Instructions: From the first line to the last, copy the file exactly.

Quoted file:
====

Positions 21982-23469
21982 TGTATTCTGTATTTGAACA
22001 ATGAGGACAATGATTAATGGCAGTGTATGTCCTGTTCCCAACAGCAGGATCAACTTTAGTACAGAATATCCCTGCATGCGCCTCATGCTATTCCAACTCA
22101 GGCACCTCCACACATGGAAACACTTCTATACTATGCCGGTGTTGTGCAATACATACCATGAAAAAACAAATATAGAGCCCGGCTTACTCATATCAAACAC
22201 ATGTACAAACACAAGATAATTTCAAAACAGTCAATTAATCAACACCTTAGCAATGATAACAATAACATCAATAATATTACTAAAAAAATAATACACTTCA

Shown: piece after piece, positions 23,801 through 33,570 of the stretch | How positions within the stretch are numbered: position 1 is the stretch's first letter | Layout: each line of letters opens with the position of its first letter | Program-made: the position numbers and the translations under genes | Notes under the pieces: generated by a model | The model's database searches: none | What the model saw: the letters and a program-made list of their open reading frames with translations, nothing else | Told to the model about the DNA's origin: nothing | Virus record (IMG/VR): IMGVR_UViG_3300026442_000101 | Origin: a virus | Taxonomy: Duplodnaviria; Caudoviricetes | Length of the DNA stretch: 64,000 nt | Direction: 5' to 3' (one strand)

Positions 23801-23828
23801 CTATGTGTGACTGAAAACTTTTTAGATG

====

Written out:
Positions 21982-23469
21982 TGTATTCTGTATTTGAACA
22001 ATGAGGACAATGATTAATGGCAGTGTATGTCCTGTTCCCAACAGCAGGATCAACTTTAGTACAGAATATCCCTGCATGCGCCTCATGCTATTCCAACTCA
22101 GGCACCTCCACACATGGAAACACTTCTATACTATGCCGGTGTTGTGCAATACATACCATGAAAAAACAAATATAGAGCCCGGCTTACTCATATCAAACAC
22201 ATGTACAAACACAAGATAATTTCAAAACAGTCAATTAATCAACACCTTAGCAATGATAACAATAACATCAATAATATTACTAAAAAAATAATACACTTCA

Shown: piece after piece, positions 23,801 through 33,570 of the stretch | How positions within the stretch are numbered: position 1 is the stretch's first letter | Layout: each line of letters opens with the position of its first letter | Program-made: the position numbers and the translations under genes | Notes under the pieces: generated by a model | The model's database searches: none | What the model saw: the letters and a program-made list of their open reading frames with translations, nothing else | Told to the model about the DNA's origin: nothing | Virus record (IMG/VR): IMGVR_UViG_3300026442_000101 | Origin: a virus | Taxonomy: Duplodnaviria; Caudoviricetes | Length of the DNA stretch: 64,000 nt | Direction: 5' to 3' (one strand)

Positions 23801-23828
23801 CTATGTGTGACTGAAAACTTTTTAGATG